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The Sheriff Of Babylon #1

Tom King is a relative newcomer to the comics writing scene, but he has already turned heads using his military experience to convert Dick Grayson into DC’s premiere superspy, and last month, he scared the crap out of me with his take on The Vision for Marvel. Mitch Gerads is a long-time friend of the North Carolina Comicon and is well-known for his grim realism on such weapon-heavy books like the latest volume of The Punisher. So an eight-issue Vertigo miniseries about life in Baghdad ten months after the fall to American forces sounds like a scary, powerful, enlightening experience.

It’s the best work I’ve seen out of either creator thus far, even including that Grayson-Five-Years-Later one that made me cry a little. It’s haunting and provocative and deeply respectful, and I feel convicted as an American to pay close attention to this material.

The book is, at this point, a layering of three stories set in February 2004. Christopher is an American soldier training Iraqi men to police their own city in preparation for eventual extraction of US troops. He gets word of a frightened suicide bomber and heads in to talk her down before a painful, tragic resolution, and as he reels from this experience, he is tasked to investigate the murder of one of his trainees in a city with zero supportive law enforcement infrastructure. Sofia is an amazing Iraqi woman rising to power via her relationships to the US and local/tribal authorities. She may be able to help Christopher, but her story suggests she is more of a femme fatale. Nassir is a Baghdad resident reluctantly accepting a dangerous and brutal mission – his connection to the tapestry is less clear, but his story is gripping.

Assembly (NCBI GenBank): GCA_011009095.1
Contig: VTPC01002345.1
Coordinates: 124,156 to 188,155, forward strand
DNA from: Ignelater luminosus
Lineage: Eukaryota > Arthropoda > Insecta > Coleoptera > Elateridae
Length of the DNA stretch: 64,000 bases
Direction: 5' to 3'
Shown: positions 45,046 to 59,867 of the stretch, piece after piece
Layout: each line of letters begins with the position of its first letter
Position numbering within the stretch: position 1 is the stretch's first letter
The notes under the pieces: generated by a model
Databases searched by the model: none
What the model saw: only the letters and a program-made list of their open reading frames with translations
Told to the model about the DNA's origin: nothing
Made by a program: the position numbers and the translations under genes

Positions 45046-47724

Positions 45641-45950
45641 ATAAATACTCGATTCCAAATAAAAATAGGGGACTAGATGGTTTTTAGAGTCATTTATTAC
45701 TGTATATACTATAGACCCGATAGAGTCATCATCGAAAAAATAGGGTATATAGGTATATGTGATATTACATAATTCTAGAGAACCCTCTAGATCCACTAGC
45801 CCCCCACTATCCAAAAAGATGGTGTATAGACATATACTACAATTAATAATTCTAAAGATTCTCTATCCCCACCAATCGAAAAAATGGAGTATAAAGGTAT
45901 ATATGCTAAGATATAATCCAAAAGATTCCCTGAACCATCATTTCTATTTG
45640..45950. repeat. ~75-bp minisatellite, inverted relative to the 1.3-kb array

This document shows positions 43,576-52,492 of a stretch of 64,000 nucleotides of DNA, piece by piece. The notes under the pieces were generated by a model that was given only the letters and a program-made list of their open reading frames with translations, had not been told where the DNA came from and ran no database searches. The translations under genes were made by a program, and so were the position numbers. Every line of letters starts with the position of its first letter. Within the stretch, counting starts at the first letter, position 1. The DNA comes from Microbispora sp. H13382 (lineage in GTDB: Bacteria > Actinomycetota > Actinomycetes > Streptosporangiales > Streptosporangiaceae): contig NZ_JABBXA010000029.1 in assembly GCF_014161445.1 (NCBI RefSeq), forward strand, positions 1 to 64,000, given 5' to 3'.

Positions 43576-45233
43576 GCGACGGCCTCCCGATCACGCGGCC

This book is amazing. King’s politics are not discernible from the page – he neither criticizes nor praises the US presence in Iraq. His story is much more about the profound difficulties that arise from this clash of cultures, how none of us understand each other yet and how hard it is to even start asking the right questions for that to happen. The plot pulls beloved noir tropes like the brave-but-flawed male hero, the mysterious corpse, the secretive woman – this is Chinatown in Baghdad. Gerads gives each character such life and identity that it feels like watching Traffic all over again, enjoying the attempt to map out relationships and learning so much about our own cultural blind spots. This book has HBO miniseries potential.

Come to Ultimate Comics in Raleigh and Chapel Hill to pick up a copy for Mitch Gerads to sign next time he returns to the NC Comicon. Please tell him I loved it.

-Matt Conner for Ultimate Comics